Bend it like Beckham

5 out of 10


Stretch it like Celluloid

Few people realize that Hollywood is NOT the world`s largest film industry. India`s, often referred to as "Bollywood", produces MORE films, employs more people and has more "bums on seats" than Hollywood could ever even dream of. Regrettably, they`re all in Hindustani and their innumerable low budget pharmacy-store romances have a quality that leaves a lot to be desired. Annoyed with always standing in the shadow of their tiny Los Angeles cousin, the Bollywood crowd have long yearned of breaking out from their niche into the West, and "Bend It Like Beckham" represents just such an attempt by Gurinder Chadha.

Ingeniously, the writers have generated characters that find themselves in almost every conceivable bastion of prejudice to produce a storyline to die for: Jasbinder, or "Jess" (Parminder Nagra) is 18 year old girl who dreams of being a professional soccer player, but has everything stacked against her. Firstly, her family is part of huge, middle class Hindu community that surrounds Heathrow Airport in London, England, that remains one of the most rigid and conservative in the world, believing unswervingly that a woman`s place is by the sink. Secondly, as part of this huge minority group, she faces chronic discrimination and the jeers of "Paki" from other working class players. Thirdly, she carries a terrible physical scar on her leg from a chance accident years before, that leaves her already nervous about dressing in Soccer kit. Finally, and worst of all,the British Soccer establishment is almost unique in the world, being protected under law to exclude women from ever playing, and out of the 96 professional clubs in the League, not one has ever yet employed a woman player after nearly 200 years.

The first form of a break for Jess when her friend, Jules (Keira Knightley) persuades her to go to a selection meeting for the Houndslow Harriers, an all-women amateur team. Not surprisingly, the coach, Joe (Jonathan Rhys-Myers) is impressed with her and selects her, leaving her with the problem of how to play against the wishes of her parents. There then follows an extended process of deception as she has to fool her parents into believing that she is working at a record shop, whenever she goes to play.

If this were not complex enough, both she and Jules then become somewhat smitten by the coach, who himself has his own problems to deal with, having had an abusive father who pushed him so far, so fast in the sport that he suffered a knee injury that prevents him from playing again the sport he so loves.

In the background, the tensions steadily increase, with Jess`s sister, Pinky, proving how laughably dysfunctional and meaningless the strictures are, with her proclaiming how important Hindu values are and keenly looking forward to her marriage to some unknown arranged by her parents, whilst at the same time, sneaking out to bonk a string of lovers. Finally, Jess has the ultimate collision, she must either attend her sister`s wedding or go to the final where she could meet a selector from USA, the one country with a sizeable soccer industry where women can play professionally.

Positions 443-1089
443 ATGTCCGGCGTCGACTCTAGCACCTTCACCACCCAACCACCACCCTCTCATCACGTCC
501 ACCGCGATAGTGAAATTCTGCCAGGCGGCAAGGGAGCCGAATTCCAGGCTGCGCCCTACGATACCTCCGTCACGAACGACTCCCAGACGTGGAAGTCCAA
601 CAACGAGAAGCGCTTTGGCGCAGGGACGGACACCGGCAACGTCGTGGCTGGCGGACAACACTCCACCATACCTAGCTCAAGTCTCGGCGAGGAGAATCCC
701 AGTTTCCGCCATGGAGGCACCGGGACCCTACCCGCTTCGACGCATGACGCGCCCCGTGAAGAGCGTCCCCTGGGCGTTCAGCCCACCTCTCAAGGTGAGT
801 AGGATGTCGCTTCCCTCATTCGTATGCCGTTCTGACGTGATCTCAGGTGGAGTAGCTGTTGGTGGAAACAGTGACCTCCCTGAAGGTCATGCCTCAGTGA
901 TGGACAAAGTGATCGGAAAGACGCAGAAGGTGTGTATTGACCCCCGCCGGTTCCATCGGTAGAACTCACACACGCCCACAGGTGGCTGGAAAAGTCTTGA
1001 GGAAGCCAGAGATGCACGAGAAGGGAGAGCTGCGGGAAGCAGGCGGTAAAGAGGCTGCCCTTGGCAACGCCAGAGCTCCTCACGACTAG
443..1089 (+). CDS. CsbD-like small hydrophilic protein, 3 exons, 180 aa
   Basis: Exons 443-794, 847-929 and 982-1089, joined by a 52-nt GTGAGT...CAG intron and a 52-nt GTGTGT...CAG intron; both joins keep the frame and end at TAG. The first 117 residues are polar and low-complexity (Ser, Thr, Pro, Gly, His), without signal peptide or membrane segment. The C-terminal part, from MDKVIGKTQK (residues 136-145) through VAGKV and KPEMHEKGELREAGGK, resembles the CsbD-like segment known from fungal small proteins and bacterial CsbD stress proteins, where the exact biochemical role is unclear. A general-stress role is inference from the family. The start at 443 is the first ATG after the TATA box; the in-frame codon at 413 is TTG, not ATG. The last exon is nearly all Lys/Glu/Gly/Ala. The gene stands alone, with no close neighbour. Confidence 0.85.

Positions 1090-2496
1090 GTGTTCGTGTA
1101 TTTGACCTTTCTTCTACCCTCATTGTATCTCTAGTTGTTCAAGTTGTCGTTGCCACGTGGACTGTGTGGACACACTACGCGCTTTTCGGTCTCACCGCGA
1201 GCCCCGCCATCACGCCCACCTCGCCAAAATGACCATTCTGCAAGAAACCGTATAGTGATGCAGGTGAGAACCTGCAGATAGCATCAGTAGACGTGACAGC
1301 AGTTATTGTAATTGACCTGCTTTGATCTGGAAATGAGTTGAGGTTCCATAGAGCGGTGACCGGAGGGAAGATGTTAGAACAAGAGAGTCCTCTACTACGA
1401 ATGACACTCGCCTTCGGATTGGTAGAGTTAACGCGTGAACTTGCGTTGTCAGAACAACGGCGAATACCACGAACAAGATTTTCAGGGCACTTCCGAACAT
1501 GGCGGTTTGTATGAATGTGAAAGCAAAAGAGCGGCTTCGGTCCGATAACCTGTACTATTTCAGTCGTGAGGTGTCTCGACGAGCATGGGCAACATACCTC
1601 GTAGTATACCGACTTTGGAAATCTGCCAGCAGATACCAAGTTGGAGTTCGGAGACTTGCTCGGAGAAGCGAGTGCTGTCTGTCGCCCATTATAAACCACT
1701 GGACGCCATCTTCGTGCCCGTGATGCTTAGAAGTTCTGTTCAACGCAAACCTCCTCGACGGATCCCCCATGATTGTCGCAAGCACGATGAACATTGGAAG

Quite brilliantly, writers mirror the constrictions of the Hindu family with those of Jules` English family, yet in the end, it is Jess`s family who turn out to be imposing the strict regime to protect their daughter, whilst, Jules` mother`s inopportune storming into Jess`s sisters wedding accusing them of "lesbianism" is as laughable prejudice as could be conceived of.

With such a superb storyline, the movie should have been a shoe-in at every award ceremony, but regrettably though, the opportunity is ruined. Firstly, as a British film, it suffers from the same usual problem, hopeless lack of cash, leaving it with only enough money to hire second rate supporting actors and actresses. With the main players aside, most of the cast shouldn`t be in acting at all. Secondly, Chadha is clearly out of her depth in the West where maybe the quality is higher. At ONE HOUR AND 52 MINUTES, the film utterly drags, strolling through the story in the most pedestrian of fashions. Backed up by banal, unimaginative camera angles and a dire lack of urgency or grip, "Bend It Like Beckham" rolls onto the screen as a cumbersome giant, a sort of "Gone With The Wind" of soccer. Likewise, the ending is scrappy, and I thought the film was about to end a dozen times, only to be surprised by yet another semi-irrelevant scene tacked on.

"Nice packaging, but where`s the meat?"

Film Critic: Robert L Thompsett